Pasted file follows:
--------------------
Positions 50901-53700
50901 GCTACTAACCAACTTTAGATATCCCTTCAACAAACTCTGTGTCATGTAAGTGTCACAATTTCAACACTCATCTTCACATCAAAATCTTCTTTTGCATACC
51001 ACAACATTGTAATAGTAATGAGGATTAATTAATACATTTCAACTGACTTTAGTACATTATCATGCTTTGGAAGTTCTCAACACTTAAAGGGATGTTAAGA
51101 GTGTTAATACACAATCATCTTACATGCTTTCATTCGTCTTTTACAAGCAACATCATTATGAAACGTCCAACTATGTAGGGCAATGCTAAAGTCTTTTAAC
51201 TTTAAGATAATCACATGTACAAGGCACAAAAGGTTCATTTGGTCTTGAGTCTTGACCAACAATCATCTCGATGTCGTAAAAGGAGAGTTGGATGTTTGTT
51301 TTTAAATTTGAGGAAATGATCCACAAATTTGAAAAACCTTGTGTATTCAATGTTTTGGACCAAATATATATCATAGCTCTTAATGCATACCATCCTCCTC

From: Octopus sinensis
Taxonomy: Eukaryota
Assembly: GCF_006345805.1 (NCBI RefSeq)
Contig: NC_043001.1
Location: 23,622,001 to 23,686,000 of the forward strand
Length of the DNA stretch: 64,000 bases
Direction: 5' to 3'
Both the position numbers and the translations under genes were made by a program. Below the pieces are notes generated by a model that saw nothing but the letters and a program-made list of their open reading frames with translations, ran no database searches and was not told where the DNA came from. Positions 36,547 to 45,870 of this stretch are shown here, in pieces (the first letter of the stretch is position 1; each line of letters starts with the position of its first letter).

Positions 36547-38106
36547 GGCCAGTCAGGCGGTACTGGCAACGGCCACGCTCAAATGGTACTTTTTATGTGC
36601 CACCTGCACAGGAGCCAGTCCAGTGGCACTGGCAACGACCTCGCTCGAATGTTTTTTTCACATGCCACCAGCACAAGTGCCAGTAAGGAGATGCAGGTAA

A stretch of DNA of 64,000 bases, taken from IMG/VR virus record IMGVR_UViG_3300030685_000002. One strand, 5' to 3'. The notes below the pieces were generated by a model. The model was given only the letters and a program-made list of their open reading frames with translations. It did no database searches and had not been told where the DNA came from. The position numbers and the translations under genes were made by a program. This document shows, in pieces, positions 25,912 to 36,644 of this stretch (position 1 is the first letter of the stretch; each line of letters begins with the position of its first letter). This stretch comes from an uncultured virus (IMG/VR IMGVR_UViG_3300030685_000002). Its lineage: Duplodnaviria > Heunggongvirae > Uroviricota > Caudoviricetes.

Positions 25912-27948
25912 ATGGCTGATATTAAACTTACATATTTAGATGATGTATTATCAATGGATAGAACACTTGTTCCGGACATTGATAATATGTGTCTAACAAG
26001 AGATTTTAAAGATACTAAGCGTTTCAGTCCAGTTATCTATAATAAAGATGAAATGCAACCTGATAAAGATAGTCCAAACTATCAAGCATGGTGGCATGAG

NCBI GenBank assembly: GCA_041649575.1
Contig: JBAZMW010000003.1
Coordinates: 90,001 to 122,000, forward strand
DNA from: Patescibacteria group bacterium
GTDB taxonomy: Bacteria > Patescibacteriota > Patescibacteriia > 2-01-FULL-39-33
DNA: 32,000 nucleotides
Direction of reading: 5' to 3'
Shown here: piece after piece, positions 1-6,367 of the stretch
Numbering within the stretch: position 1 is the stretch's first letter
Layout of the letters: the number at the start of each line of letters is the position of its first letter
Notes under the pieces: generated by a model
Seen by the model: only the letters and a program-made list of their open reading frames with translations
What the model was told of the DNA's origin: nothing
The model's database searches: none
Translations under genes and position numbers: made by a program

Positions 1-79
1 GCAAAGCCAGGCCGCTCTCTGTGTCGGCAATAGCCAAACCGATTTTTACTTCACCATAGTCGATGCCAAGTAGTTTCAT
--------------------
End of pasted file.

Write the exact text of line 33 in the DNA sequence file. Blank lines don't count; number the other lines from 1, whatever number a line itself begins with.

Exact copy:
Seen by the model: only the letters and a program-made list of their open reading frames with translations